Curing the Pittsburgh Steelers' Special Teams Woes

Use your ← → (arrow) keys to browse more stories
Curing the Pittsburgh Steelers' Special Teams Woes
Eliot J. Schechter/Getty Images

The Pittsburgh Steelers were an underachieving team in 2009. Most of the failures from that season were related to three diverse issues: injuries to key defensive players, a weak and poorly prepared offensive line, and letdowns by the special teams.

This article will explore the latter issue, particularly looking towards what changes we might see from the Steelers’ kickoff team in 2009. 

Last year the Steelers were the worst kickoff unit in the NFL, by far. I would venture to guess that they were the worst unit the league has seen in quite a few years. Decades, perhaps. 

How ugly did things get for the kickoff team in 2009? Plenty ugly. The Steelers ranked 32nd in the NFL in average kickoff distance at 59.8 yards and 32nd in touchbacks at 3.7 percent. 

Their four TD returns were also a league worst. Similarly, the Steelers ranked 26th in average return surrendered at 24.3 yards against. That is a rather spectacularly bad result, considering that the teams that traditionally give up the longest average returns are those with the longest kickoffs.

The Steelers’ problems with kickoffs begin with Jeff Reed. Reed is a valuable commodity: Heinz Field is reputed to be one of the most difficult fields for placekickers, with unpredictable, swirling winds and often lousy footing. Considering those conditions, Reed has been a remarkably effective placekicker in Pittsburgh. 

However, Reed has the NFL’s weakest leg when it comes to kickoffs. Reed recorded only three touchbacks in 81 kickoffs, which simply isn’t good enough. By way of comparison, David Buehler of the Dallas Cowboys achieved 29 touchbacks in 79 kickoffs. 

Last season Dallas employed Buehler as a kickoff specialist, with Nick Folk handling placekicking duties. 

The Pittsburgh Steelers should consider using a kickoff specialist in place of Reed handling those duties.

In fact, while I think that Stefan Logan did an admirable job as a return specialist last year, I believe that there would be a net gain in terms of field position for the Steelers if they replaced Logan with a kickoff specialist similar to Buehler. 

Emmanuel Sanders, Mike Wallace, and Keenan Lewis come to mind as possible replacements for Logan. All are expected to earn a roster spot on their own merits and probably can provide return numbers similar to Logan’s.

Even if they are not quite his equal, I believe that their return skills are strong enough for the Steelers to consider using Logan’s roster spot on a kickoff specialist. 

The problems with kickoffs started with the short kicks provided by Reed, but things all too frequently went downhill from there. 

The team’s kickoff coverage was abysmal. Giving up four return TDs simply emphasizes how atrocious their coverage units were in 2009. Fans became so skittish watching the Steelers try to cover kickoffs that they can easily recall numerous other returns that seemed inches from going all the way as well. 

Kickoff return touchdowns are momentum changers. They sap the energy from the team that surrenders the big play and energize the opponent.

For some reason last season the kick coverage team seemed out of sync. Too frequently players wandered out of their lanes or failed to hold containment and missed tackles when they were in the right position.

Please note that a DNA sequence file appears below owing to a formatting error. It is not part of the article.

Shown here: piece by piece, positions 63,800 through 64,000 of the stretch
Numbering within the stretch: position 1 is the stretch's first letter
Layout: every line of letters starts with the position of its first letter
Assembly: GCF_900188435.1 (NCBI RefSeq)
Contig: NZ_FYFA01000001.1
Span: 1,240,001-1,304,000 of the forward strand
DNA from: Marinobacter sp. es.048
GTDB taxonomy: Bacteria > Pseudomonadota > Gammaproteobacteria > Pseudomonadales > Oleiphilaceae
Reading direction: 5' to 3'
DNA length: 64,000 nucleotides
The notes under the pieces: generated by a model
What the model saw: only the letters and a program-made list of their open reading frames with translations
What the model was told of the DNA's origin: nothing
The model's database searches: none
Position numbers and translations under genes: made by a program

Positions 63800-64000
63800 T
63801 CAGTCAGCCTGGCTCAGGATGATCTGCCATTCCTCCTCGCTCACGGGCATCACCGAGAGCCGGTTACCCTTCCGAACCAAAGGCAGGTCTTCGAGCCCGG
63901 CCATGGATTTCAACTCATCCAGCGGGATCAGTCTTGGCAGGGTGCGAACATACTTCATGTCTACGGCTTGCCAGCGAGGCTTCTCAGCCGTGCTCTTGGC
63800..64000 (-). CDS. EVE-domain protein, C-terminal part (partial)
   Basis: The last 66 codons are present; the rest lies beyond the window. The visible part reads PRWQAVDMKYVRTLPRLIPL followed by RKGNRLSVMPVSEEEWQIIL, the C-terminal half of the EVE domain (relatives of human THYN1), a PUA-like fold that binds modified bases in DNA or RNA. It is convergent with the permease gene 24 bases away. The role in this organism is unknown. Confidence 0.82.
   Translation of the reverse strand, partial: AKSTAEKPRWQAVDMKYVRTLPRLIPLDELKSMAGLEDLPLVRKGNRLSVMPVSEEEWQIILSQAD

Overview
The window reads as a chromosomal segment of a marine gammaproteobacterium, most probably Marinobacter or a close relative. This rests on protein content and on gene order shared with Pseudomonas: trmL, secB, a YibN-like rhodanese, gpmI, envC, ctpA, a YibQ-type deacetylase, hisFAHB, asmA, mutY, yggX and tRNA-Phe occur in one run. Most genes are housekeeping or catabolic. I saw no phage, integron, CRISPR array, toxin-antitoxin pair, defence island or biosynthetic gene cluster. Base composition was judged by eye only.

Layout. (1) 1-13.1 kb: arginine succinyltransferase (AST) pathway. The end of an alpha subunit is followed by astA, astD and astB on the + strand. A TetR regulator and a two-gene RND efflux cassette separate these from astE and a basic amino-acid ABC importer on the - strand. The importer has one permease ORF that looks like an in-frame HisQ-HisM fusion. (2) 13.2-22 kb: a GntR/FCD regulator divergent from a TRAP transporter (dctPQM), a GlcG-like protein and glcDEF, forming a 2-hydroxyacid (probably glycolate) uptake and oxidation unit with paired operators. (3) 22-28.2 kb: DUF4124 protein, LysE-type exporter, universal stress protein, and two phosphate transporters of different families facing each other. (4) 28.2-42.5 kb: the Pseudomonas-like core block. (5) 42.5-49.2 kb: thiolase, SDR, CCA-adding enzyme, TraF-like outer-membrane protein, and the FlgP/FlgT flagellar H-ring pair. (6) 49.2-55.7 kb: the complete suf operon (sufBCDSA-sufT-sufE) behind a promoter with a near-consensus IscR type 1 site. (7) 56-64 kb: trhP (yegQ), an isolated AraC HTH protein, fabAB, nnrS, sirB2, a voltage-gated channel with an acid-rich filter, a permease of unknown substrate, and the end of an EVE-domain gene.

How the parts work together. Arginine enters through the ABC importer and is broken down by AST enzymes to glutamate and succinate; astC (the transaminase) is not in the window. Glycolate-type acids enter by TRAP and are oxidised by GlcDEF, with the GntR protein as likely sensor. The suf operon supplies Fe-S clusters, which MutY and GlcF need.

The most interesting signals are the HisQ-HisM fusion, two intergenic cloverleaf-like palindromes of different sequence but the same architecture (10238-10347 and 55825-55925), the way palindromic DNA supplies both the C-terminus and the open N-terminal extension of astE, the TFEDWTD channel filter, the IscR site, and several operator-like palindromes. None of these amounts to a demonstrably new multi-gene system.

Jeff Reed came under considerable heat for his pathetic attempts at tackling kick returners, but the truth is that Reed should never be put in such a position. 

Would I like to see Reed be able to tackle enthusiastically and effectively the way Steeler punter Daniel Sepulveda does? Hell yes! But realistically, that’s not Reed’s job. There are 10 other Steelers out there who are messing up as a unit if Reed even figures into the play at all. 

Those kick return woes cost special teams coordinator Bob Ligashesky his job at the end of the season. New coordinator Al Everest has been given a mandate to clean up the coverage units first and foremost.

To aid Everest in this task, the Steelers drafted a number of players who might be expected to see special team duties. Young linebacker prospects Jason Worilds and Thaddeus Gibson will be expected to bring energy and tackling ability to the coverage units while they learn the Steeler linebacking trade. 

With some new players, a new coordinator, and a renewed commitment to effective coverage units, we can expect considerable improvement on the kickoff team. It’s not like things could get much worse. 

Still, I would prefer to see a kickoff specialist employed to hammer the ball deep in the end zone as often as possible. I would much rather see Joshua Cribbs kneeling down to concede a touchback eight yards deep in the end zone than be fielding a Jeff Reed kickoff on his own 10-yard line! 

A kickoff specialist combined with better coverage work could give the Steelers an average improvement in the area of 10 to 15 yards on every kickoff. Considering that they kick off five times per game on average, that 50 to 75 yards of improvement will put the Steelers defense in consistently better field position.

Isn’t that part of the Steelers’ mantra for 2010? You know: Play a conservative running and field-position game and rely on a healthy defense to put the ball back in the hands of the offense.

If winning the battle of field position is important to the Steelers, then beefing up the kick coverage units is a step in the right direction. Adding a kickoff specialist might be yet another step.

The Steelers are primed to rebound after losing a number of close games last year. For the first time in a number of years they will be underestimated by some opponents. Curing their coverage woes is a necessary step towards returning to the playoffs and chasing down a seventh Lombardi Trophy for the NFL's most storied franchise.

Load More Stories